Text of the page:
Dr. Patrick J. Michaels, Dr. Benjamin D. Santer, Dr. Richard B. Alley, and Dr. Richard A. Feely

On November 17,  a subcommittee of the House Science and Technology Committee held a “Rational Discussion of Climate Change,” with testimony from climate scientists including Ralph Cicerone, Gerald Meehl, Heidi Cullen, Richard Lindzen, Ben Santer, Richard Alley, Richard Feely, Patrick Michaels, and Judith Curry.

Scientists and students of communication between scientists and elected officials could learn from studying this hearing.

UPDATE: Check out our video interview with witness Dr. Ben Santer on the attribution of extreme weather events to climate change.

The hearing was the last for the outgoing leadership of the Subcommittee on Energy and Environment: the chairman is retiring, and ranking member Bob Inglis (R-SC), one of the few Republicans to take the warnings of climate scientists seriously, was defeated by a Tea Party-backed challenger in the Republican primary.

Written testimony submitted for the nearly four-hour hearing is posted on the Committee’s website. There seems to be a technical problem at this point with the Committee’s archived webcast, but the hearing was covered by C-Span and will be archived here for some period of time.

The Democratic majority called:

Dr. Ralph Cicerone, atmospheric chemist and President of the National Academy of Sciences;
Dr. Heidi Cullen, climate scientist and CEO of Climate Central;
Dr. Gerald A. Meehl, senior scientist at the National Center for Atmospheric Research;
Dr. Benjamin D. Santer, atmospheric scientist at Lawrence Livermore National Laboratory;
Dr. Richard B. Alley, professor of geosciences at Penn State University;
Dr. Richard A. Feely, senior scientist at the NOAA Pacific Marine Environmental Laboratory;
Rear Admiral David W. Titley, U.S. Navy oceanographer and chair of the Navy Task Force on Climate Change;
James Lopez, a top adviser at the Department of Housing and Urban Development; and
William Geer, director of the Center for Western Lands.

The Republican minority selected one witness for each of three panels:

Dr. Richard Lindzen, professor of atmospheric sciences at MIT;
Dr. Patrick Michaels of the Cato Institute; and
Dr. Judith Curry, professor of atmospheric sciences at the Georgia Institute of Technology.

At the hearing we saw a wide range of communication styles among the witnesses, some more effective than others in conveying points clearly, incisively, and expressively, and with a drive to make their communication connect with the listener. Many scientists could learn something from watching Richard Alley, Ben Santer, and Heidi Cullen in particular, as well as Pat Michaels.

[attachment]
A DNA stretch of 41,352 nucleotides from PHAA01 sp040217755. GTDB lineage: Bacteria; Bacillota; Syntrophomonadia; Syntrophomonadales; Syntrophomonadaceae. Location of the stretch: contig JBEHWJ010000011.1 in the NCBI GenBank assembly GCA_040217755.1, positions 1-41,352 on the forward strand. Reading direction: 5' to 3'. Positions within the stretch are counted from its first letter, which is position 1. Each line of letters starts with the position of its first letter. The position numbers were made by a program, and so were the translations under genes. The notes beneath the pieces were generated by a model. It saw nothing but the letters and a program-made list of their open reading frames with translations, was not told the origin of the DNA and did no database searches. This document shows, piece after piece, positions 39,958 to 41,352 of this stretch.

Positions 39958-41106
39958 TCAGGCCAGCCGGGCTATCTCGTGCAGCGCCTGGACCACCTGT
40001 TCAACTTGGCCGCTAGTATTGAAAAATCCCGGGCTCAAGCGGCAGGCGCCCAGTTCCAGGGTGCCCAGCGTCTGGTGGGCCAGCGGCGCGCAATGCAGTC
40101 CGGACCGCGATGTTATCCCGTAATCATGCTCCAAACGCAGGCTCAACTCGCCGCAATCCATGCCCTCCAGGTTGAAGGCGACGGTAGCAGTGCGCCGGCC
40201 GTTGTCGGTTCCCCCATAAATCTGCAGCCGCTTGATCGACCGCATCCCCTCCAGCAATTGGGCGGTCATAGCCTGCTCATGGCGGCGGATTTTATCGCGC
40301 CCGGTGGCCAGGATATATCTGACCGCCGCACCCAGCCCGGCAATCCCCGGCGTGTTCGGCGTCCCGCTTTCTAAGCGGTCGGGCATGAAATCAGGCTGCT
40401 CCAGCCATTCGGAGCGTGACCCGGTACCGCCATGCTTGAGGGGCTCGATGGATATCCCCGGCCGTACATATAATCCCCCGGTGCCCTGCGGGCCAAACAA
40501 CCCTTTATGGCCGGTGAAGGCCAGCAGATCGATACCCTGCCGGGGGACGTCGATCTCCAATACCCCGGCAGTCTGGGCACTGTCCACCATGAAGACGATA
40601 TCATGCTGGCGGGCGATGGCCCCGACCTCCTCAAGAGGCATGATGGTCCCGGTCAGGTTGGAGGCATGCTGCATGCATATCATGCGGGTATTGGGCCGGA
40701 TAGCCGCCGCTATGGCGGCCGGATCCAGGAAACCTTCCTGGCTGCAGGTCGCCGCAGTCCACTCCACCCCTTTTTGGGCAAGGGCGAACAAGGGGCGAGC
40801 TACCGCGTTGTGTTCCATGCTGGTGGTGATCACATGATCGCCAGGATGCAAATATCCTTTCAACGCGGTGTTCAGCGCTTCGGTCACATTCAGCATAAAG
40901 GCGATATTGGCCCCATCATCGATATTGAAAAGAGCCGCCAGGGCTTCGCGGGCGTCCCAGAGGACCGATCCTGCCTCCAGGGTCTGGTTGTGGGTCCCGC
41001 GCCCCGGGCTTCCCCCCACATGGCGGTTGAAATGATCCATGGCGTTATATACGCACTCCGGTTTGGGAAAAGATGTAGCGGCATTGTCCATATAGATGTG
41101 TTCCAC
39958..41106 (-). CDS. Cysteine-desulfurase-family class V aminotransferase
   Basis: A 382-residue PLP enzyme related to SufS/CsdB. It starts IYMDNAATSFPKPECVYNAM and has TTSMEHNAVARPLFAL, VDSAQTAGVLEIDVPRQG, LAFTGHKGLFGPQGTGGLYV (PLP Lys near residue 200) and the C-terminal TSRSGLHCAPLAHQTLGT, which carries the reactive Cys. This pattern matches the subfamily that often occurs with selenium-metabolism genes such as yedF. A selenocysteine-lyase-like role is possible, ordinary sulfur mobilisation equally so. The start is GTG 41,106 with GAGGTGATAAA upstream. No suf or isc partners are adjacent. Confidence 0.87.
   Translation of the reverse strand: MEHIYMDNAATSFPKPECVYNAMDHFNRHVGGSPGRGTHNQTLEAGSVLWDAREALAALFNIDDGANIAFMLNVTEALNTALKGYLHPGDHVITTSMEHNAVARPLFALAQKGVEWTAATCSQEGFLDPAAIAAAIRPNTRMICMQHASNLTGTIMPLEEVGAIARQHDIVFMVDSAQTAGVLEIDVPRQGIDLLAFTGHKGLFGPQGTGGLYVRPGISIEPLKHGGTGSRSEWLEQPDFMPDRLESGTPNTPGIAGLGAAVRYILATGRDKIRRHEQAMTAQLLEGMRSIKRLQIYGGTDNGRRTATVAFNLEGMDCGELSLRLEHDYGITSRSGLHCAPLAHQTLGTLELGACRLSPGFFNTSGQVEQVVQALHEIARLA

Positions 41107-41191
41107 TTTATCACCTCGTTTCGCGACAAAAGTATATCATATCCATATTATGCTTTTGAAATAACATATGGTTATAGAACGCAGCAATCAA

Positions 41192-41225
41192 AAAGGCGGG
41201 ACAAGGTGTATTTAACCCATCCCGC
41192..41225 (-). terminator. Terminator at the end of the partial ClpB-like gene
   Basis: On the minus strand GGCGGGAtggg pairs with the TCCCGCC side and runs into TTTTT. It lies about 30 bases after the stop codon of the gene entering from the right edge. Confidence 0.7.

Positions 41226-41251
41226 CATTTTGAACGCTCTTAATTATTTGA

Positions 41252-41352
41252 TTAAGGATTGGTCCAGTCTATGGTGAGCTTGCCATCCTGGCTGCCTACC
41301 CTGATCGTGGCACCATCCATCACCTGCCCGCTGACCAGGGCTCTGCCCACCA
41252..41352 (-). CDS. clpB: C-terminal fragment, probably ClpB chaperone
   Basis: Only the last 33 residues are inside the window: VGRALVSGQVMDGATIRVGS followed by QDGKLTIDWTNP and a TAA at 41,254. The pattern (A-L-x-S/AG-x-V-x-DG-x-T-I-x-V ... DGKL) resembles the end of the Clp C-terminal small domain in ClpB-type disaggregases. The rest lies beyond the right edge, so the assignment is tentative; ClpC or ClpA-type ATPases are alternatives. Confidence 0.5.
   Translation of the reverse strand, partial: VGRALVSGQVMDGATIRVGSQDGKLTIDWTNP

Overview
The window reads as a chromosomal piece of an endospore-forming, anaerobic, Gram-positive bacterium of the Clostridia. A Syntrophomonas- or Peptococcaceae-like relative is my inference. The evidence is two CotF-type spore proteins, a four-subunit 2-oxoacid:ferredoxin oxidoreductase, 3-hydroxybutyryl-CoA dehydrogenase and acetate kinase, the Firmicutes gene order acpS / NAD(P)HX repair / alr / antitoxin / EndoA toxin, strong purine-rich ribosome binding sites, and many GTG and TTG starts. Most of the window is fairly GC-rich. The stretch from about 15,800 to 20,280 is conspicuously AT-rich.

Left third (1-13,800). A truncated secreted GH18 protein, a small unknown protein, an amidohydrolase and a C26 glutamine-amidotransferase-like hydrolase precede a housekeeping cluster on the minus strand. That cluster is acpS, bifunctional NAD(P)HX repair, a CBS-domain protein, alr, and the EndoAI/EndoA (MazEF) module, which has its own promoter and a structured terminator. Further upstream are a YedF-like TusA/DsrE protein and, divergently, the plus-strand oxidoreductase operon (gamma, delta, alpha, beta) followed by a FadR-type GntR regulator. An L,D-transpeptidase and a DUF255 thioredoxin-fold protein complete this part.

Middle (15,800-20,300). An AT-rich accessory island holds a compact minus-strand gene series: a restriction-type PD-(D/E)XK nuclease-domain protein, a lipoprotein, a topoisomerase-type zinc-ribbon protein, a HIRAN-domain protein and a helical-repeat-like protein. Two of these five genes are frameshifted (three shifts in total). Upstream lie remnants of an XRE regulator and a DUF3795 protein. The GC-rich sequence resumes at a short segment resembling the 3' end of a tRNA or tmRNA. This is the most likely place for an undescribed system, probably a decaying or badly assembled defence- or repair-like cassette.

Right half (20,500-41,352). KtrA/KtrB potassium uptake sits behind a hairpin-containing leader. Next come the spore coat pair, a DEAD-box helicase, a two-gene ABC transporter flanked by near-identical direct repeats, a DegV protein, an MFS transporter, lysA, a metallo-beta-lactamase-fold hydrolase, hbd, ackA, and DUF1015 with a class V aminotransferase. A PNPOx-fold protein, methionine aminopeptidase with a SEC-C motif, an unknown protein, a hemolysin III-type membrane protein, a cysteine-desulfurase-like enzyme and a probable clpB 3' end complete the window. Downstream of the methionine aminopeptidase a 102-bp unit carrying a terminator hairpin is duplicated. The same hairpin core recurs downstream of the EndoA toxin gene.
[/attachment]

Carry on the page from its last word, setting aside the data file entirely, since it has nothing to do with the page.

The first panel (from the beginning of the C-Span webcast up to 1:25:00) addressed the basic science of climate change, with Dr. Cicerone (starting at 00:19:00) outlining the physics of the greenhouse effect and Earth’s energy balance. His written testimony is an introduction to the mainstream science on past climate change, human-caused increases in greenhouse gases and other pollutants, and the observed and likely impacts of climate change.

Dr. Cullen of Climate Central (starting at 00:39:25) demonstrated her ability to communicate science to nonscientists in both her written and oral testimony and answers to questions at the hearing.

On the first panel, Dr. Lindzen (oral testimony starting at 00:26:16 and later during Q&A) questioned the sensitivity of the climate—namely, the “feedback” effects set in motion—to increases in CO2 in the atmosphere, and contended that an increase in CO2 will lead to very little warming.

“The higher sensitivity of existing models is made consistent with observed warming by invoking unknown additional negative forcings from aerosols and solar variability as arbitrary adjustments,” Lindzen said.

Rep. Inglis picked up this thread in the question and answer, asking each panelist to comment on Lindzen’s statement.  Dr. Cicerone said that while Lindzen contends that a doubling of CO2 isolated from other factors would cause a 1o C warming, it’s the additional forcing from water vapor that produces a greater warming.

As the “debate” for the savvier skeptics shifts towards questioning the magnitude of projected climate changes, communication should focus on explaining the importance of feedback effects.

Climatologist Gavin Schmidt wrote as part of an interesting ScienceInsider liveblog of the hearing:

On sensitivity: First, amplifying feedbacks do not just exist in models, but are clearly seen in observations.  Independent observational constraints on the total response to a climate forcing indicates strongly that net feedbacks are positive i.e. that the sensitivity to a doubling of CO2 is greater than 2 degrees, and probably less than 4.5 degrees C…Lindzen is being very selective about what he calls ‘observations.’ A fuller assessment of the observations of water vapour, clouds, [and] ice cover indicates strongly that the mechanisms of positive feedback exist and are functioning in the real world.

The second panel (from 1:25:00 up to about 2:43:00 on the C-Span webcast) took on other indicators of anthropogenic climate change – climate “fingerprint” studies for attribution of anthropogenic climate change, ice melt, and ocean acidification.  Dr. Alley (starting at 1:38:40) gave a clear and effective presentation on ice sheet behavior, noting that the uncertainties that do exist are “mostly on the bad side,” and that a discussion truly encompassing “both sides” of the debate must also include the possibility of catastrophic warming.